However, reliability alone does not necessarily establish validity; an instrument may reliably measure concepts that are systematically missing the mark.17 Because no gold standard exists to establish the validity of a quality-of-life measure, determining an instrument’s validity requires a number of steps. We have previously established that the full Nepean Dyspepsia Index quality-of-life items measure relevant areas of life in patients with functional dyspepsia (i.e. the instrument has face and content validity) and the long form Nepean Dyspepsia Index discriminates patients with uninvestigated dyspepsia from healthy subjects (discriminant validity).3, 4 Furthermore, the instrument measures concepts that are linked to but are not covered by the symptom evaluation.4 Importantly, in the present study we confirmed that symptom items did not adequately explain the quality-of-life domains captured by the Nepean Dyspepsia Index. Similarly, we have previously reported that the SF-36 (a well-established generic quality-of-life measure) correlated with the Nepean Dyspepsia Index, and anxiety and depression also correlated with the Nepean Dyspepsia Index, but none of these measures alone or combined could replace the Nepean Dyspepsia Index (convergent validity).4 It therefore appears that the Nepean Dyspepsia Index can be usefully and confidently applied in studies of functional dyspepsia.
A potential omission with all previous quality-of-life instruments in gastroenterology has been the lack of weighting of items relating to the relative importance to each individual.1 In individuals, certain activities that really matter to that person are likely to be more affected by an illness. Theoretically, weighting the importance of domains could improve the performance of an instrument. In our original report, rating of importance in the Nepean Dyspepsia Index was not of additional discriminatory value.3 While we have subsequently shown that weighting may be of some relevance, it appears not to be essential, based on the present results.4 We found that the originally constructed quality-of-life instrument could be further simplified into five two-item sub-scales, with a total of just 10 items. Applying individual weights from the original groups of items was not required, based on the psychometric testing performed.
In previous work, initial data on responsiveness were also gathered but only a 2-week period was measured.4 While the data suggested that the instrument was at least modestly responsive, as there was no specific intervention tested in this study, large changes were not expected. For this reason, we set out to test the Nepean Dyspepsia Index in a large clinical trial, to determine its level of responsiveness and set the scene for future work. We found that symptoms and quality of life significantly changed from baseline in parallel in the present trial. Concordant with the independent symptom measures, large changes were observed in the placebo and active therapy groups. We assessed the standardized response mean to document sensitivity to change; similar, high responsiveness scores for both the full and short versions of the Nepean Dyspepsia Index were observed. Hence, we now have available a very brief, valid disease-specific quality-of-life measure that can be applied in clinical trials of functional dyspepsia. A strength of the study is that we did include a wide range of patients from multiple countries in this trial, and hence the results should be broadly generalizable.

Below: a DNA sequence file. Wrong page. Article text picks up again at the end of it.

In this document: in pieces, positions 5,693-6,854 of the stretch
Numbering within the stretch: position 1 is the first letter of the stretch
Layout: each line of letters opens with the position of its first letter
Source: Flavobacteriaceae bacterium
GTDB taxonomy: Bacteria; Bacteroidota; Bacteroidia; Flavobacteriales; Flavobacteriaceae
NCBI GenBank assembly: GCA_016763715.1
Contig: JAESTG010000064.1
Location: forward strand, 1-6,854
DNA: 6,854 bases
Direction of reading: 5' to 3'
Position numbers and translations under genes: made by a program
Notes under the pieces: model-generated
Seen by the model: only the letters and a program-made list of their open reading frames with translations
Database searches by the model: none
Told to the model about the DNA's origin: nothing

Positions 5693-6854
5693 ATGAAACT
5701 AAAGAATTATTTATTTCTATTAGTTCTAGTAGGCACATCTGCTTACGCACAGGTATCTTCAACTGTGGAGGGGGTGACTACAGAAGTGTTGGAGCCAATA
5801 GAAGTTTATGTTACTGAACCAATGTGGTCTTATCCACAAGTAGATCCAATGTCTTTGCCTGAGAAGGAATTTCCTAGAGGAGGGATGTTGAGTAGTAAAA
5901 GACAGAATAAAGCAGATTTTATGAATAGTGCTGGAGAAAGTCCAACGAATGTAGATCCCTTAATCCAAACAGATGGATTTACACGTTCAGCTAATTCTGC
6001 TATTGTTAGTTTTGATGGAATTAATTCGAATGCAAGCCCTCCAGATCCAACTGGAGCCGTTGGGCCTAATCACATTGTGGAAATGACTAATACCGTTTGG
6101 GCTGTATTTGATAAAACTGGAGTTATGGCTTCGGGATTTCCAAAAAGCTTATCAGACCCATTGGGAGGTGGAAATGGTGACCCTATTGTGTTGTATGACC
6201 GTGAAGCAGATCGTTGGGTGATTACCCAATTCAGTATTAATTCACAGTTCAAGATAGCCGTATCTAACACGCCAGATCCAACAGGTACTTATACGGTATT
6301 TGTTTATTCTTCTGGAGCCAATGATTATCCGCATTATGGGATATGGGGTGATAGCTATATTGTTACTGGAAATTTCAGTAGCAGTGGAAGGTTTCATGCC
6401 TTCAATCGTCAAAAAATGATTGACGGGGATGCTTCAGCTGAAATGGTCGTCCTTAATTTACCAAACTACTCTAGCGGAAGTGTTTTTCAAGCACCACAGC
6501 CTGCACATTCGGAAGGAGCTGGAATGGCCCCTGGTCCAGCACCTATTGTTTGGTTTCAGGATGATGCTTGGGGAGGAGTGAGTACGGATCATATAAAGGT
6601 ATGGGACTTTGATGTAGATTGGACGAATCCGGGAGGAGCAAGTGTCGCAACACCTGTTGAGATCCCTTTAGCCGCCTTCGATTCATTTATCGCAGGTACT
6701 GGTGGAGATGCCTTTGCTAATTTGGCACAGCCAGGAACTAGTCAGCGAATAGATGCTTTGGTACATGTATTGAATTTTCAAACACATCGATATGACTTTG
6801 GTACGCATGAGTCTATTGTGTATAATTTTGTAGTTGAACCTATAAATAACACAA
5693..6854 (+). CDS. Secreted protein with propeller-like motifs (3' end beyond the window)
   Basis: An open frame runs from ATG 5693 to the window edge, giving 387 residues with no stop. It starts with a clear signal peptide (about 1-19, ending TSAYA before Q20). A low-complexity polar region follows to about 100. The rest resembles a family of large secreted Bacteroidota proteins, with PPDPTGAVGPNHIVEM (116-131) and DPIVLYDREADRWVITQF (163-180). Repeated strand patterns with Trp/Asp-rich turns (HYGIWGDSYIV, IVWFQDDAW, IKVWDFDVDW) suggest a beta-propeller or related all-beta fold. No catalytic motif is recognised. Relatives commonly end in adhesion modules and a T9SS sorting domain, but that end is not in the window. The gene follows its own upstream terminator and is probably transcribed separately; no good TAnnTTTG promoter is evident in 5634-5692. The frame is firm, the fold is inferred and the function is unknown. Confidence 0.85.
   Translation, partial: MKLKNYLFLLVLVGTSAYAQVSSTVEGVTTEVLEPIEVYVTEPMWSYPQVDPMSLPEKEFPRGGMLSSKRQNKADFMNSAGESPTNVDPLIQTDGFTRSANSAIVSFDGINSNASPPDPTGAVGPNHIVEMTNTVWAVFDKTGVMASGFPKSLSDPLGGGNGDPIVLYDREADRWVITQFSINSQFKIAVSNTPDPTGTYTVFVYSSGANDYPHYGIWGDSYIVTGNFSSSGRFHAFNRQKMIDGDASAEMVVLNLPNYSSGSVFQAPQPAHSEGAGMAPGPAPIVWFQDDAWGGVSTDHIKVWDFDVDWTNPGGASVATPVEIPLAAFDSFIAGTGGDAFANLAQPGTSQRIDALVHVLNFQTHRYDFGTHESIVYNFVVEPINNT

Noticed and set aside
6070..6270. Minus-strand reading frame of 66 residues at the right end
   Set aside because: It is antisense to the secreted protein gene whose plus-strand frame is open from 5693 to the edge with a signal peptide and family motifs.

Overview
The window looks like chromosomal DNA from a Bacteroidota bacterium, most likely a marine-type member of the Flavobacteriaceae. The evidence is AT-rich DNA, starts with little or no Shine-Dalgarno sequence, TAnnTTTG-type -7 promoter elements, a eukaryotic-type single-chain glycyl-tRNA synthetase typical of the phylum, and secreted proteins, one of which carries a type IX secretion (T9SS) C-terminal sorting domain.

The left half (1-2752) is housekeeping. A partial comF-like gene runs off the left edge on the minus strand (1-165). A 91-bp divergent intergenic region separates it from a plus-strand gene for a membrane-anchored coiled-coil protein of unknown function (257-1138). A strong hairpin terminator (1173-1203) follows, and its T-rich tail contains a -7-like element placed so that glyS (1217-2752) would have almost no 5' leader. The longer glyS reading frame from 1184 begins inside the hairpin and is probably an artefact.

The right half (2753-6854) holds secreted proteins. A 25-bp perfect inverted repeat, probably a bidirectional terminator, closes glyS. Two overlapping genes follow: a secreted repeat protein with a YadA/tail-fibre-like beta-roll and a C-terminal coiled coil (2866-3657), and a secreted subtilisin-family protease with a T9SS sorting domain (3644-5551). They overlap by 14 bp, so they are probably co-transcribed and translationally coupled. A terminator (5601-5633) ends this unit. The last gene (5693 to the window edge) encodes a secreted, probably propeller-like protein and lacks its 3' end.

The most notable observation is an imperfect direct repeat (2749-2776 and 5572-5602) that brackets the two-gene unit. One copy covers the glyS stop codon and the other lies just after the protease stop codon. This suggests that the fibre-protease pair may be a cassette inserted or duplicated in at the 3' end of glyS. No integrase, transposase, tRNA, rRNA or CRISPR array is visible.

There are few other disease-specific quality-of-life measures available for dyspepsia. Rabeneck and colleagues reported the development of the SODA (severity of dyspepsia assessment).18 However, this is a complex instrument to score and does not measure quality of life but rather symptoms and satisfaction. Furthermore, its responsiveness is not established and the generalizability outside of males in a Veterans Administration (VA) hospital setting needs to be determined. An international research group has independently developed the quality of life in reflux and dyspepsia (QOLRAD) questionnaire.19 This instrument is psychometrically sound; it contains 25 items measuring emotions, vitality, sleep, diet and physical/social functioning, and is very responsive to change in GERD.20 On the other hand, a distinction between dyspepsia and reflux was not a goal of instrument development and its responsiveness in functional dyspepsia is uncertain. The Gastrointestinal Symptom Rating Scale (GSRS) is a valuable symptom measure but it is not specific for dyspepsia and does not assess quality of life.21 McColl and co-workers have developed the Glasgow Dyspepsia Severity Score.22 Rather than a comprehensive disease-specific quality-of-life measure, the Glasgow scale is an investigator-based global measure of dyspepsia (which is not defined in the instrument); specific symptom items are not assessed. It also asks about the global effect on routine activities, time off work, consultations, tests and medications, and importantly is relatively brief and responsive. However, a disadvantage of the Glasgow scale is its reliance on the investigator (and his or her definition of dyspepsia, which is likely to not be standardized). A study from Ireland has also reported the validation of a new dyspepsia measure, but it only measures four symptoms and the validity remains to be adequately established.23 A study from the US reported excellent psychometrics for the Digestive Health Status Instrument (DHSI), but this is not a quality-of-life measure.24
In conclusion, we have developed a valid multidimensional disease-specific quality-of-life measure that was highly responsive to change in a clinical trial. The available results suggest that the short form Nepean Dyspepsia Index will be useful in future clinical trials of dyspepsia and functional dyspepsia.